During the early stages of the Councils and until the Second World War, both Sultans — Sultan Muhammad Jamalul Alam and Sultan Ahmad Tajuddin were minors. Hence the State Council more or less was amenable to the decisions made by the British Resident.

In 1953, Sultan Omar Ali declared that he desired a Constitution to be drawn up for Brunei. During those six years, a local advisory committee of seven people, known as the Tujuh Serangkai, were mandated to travel to the country's four districts, interview the general public, tour the Malayan states of Johore, Negeri Sembilan, Kedah and Kelantan and then return home to draft their findings and report back and advise the Sultan accordingly.

This was what Sultan Omar Ali had set out to accomplish and the committee's recommendations included a proposed constitution catering to the popular demands for extensive education, employment and welfare facilities from the government. For the first time, Bruneians became empowered by a nationalistic zeal that resonated to the theme of Brunei for Bruneians.

In March 1959, the Sultan proceeded to London for talks with the British Government and the constitutional proposals were accepted by the British and hence a new 1959 Brunei Agreement was signed to replace the 1906 Treaty. The British granted internal self government to Brunei.

The Sultan promulgated the new Constitution on 29 September 1959 with the supreme executive authority invested in the Sultan. The old State Council was revoked and replaced by an Executive Committee and a Legislative Council. Thus the current State Legislative Council was born.

The first Legislative Council was made up of eight ex officio members, six nominated members, three nominated non-official members and sixteen elected members chosen from the District Councils. The Council was to exercise financial control and pass laws. No taxes might be levied or public money spent without the Council's approval.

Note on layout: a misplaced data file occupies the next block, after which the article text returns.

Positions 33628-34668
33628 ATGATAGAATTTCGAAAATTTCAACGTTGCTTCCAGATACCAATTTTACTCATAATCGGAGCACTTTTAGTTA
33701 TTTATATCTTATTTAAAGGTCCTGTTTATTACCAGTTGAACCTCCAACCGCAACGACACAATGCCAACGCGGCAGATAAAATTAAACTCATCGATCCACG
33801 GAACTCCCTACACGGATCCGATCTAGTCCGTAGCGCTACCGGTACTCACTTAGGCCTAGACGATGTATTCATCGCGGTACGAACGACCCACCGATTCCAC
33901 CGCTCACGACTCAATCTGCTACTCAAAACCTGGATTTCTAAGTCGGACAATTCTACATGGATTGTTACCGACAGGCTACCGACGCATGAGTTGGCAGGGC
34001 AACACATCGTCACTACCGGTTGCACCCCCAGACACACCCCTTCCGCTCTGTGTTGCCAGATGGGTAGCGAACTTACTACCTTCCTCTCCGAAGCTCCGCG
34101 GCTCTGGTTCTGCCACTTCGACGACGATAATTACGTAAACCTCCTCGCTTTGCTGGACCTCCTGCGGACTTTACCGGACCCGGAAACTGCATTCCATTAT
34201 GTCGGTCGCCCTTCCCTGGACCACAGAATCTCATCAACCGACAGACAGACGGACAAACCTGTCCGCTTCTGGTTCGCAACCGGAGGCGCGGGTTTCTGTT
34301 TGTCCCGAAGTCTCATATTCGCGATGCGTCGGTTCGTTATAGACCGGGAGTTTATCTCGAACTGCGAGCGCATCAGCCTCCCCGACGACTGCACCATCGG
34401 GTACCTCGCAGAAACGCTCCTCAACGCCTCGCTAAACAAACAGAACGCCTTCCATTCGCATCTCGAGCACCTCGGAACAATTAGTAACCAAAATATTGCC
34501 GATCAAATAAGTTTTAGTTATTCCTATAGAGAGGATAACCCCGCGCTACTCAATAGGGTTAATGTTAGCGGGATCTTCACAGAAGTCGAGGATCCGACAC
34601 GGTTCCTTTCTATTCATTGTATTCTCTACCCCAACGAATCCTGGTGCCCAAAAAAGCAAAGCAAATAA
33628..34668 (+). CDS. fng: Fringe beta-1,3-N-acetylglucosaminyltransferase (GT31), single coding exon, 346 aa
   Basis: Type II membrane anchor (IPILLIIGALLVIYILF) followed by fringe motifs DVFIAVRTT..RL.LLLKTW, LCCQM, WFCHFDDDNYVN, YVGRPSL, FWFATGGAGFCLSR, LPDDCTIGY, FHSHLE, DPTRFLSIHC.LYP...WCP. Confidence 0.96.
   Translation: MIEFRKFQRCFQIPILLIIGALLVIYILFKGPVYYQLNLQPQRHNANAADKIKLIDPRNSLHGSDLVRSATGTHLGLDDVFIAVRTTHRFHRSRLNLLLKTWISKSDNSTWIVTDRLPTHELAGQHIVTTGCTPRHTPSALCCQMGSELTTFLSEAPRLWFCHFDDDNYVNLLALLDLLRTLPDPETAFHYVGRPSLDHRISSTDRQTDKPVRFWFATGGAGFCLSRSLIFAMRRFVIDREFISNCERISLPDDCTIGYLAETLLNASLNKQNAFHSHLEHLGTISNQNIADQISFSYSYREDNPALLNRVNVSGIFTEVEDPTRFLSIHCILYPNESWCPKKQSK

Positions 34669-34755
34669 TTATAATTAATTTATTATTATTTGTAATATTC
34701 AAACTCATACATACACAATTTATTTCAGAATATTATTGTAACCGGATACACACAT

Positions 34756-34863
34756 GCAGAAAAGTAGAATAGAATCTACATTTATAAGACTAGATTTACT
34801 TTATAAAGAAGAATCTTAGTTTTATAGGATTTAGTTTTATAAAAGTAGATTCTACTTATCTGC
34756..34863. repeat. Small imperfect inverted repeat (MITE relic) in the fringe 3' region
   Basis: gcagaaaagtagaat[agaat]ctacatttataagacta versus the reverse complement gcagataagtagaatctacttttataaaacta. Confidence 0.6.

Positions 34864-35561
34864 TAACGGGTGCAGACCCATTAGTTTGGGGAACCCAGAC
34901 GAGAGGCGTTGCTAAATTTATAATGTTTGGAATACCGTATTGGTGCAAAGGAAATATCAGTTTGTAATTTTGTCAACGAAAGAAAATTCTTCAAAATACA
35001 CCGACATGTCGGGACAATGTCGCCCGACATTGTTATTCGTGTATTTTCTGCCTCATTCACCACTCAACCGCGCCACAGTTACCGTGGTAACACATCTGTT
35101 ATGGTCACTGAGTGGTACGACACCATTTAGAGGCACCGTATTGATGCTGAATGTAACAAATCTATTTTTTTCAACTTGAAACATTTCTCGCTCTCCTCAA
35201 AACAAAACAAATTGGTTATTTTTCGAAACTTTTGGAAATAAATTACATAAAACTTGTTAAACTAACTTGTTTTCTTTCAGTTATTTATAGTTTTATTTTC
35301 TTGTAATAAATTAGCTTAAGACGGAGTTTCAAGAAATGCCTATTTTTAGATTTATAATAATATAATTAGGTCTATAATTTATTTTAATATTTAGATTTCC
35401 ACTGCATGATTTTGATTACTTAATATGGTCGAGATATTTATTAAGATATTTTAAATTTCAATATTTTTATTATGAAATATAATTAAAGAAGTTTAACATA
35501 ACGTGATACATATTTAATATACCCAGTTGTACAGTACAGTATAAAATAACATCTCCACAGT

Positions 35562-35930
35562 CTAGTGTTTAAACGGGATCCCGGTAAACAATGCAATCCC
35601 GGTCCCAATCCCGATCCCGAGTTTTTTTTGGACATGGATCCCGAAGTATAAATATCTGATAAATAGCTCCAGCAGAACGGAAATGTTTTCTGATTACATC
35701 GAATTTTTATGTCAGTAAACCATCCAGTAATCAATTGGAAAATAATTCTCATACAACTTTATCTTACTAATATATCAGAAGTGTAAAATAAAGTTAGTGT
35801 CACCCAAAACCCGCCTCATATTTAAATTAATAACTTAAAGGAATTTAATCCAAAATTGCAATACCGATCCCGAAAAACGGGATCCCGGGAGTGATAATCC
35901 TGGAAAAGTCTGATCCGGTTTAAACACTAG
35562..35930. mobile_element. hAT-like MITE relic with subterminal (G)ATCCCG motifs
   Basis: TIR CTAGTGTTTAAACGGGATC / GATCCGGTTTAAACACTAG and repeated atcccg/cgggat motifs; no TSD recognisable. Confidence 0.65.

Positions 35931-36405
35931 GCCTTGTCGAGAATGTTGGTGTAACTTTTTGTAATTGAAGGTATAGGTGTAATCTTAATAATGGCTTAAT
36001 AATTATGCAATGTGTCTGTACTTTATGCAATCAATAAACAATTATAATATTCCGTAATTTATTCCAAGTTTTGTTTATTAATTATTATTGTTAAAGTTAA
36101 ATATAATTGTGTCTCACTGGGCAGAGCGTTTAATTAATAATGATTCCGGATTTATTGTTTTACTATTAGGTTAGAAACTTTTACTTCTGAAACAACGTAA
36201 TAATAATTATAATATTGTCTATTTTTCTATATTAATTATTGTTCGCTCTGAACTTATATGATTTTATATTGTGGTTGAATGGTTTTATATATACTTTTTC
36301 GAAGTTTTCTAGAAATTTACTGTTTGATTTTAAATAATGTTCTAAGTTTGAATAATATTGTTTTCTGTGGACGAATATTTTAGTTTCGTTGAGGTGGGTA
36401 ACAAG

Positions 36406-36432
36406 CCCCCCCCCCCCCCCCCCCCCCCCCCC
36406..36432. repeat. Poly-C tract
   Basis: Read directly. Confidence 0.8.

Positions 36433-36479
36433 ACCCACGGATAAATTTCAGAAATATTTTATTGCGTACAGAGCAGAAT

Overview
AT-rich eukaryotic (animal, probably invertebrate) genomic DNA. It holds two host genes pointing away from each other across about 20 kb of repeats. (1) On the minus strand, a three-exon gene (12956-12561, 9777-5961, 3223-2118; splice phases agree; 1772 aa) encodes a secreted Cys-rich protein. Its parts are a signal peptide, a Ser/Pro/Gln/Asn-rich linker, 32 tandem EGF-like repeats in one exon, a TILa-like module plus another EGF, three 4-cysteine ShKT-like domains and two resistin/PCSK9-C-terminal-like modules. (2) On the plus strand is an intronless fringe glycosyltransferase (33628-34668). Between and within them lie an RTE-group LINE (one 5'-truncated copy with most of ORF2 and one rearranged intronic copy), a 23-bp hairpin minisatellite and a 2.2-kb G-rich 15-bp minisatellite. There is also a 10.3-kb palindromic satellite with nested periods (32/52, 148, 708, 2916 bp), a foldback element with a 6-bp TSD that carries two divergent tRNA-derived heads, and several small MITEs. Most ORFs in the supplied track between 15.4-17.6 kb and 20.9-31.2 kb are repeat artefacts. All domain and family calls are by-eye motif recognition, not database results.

After the unsuccessful rebellion in 1962, the Legislative Council was revised in 1963. The Council was to consist of 21 members, 10 of whom shall be directly elected. The rest would six ex-officio members and five unofficial members appointed by the Sultan.

The Legislative Council continued to meet until 1983 when it was suspended.

The Legislative Council met again on 25 September 2004 for the first time in 20 years with 21 members appointed by His Majesty Sultan Haji Hassanal Bolkiah Muizzaddin Waddaullah and that council passed a number of constitutional amendments. That council was dissolved on September 1, 2005 before a new council was appointed with 29 members as of September 2, 2005. The new council met in March 2006, in March 2007 and again this year in March 2008.

The new Legislative Council building officially opened during the March 2008 session is the second permanent building to be built for the Legislative Council. The previous one was the Lapau in the city centre which was completed in 1968. That was used by the Legislative Council until 1983.

The International Convention Centre was used for the Council meetings from 2005 to 2007. The Civic Centre — now Taib Headquarters — was used in the 1960s. Prior to that just after WWII, the Council met in the Wooden Kajang Building. Despite the hardship, the Council had been instrumental in passing legislations especially supply bills that are needed for the country.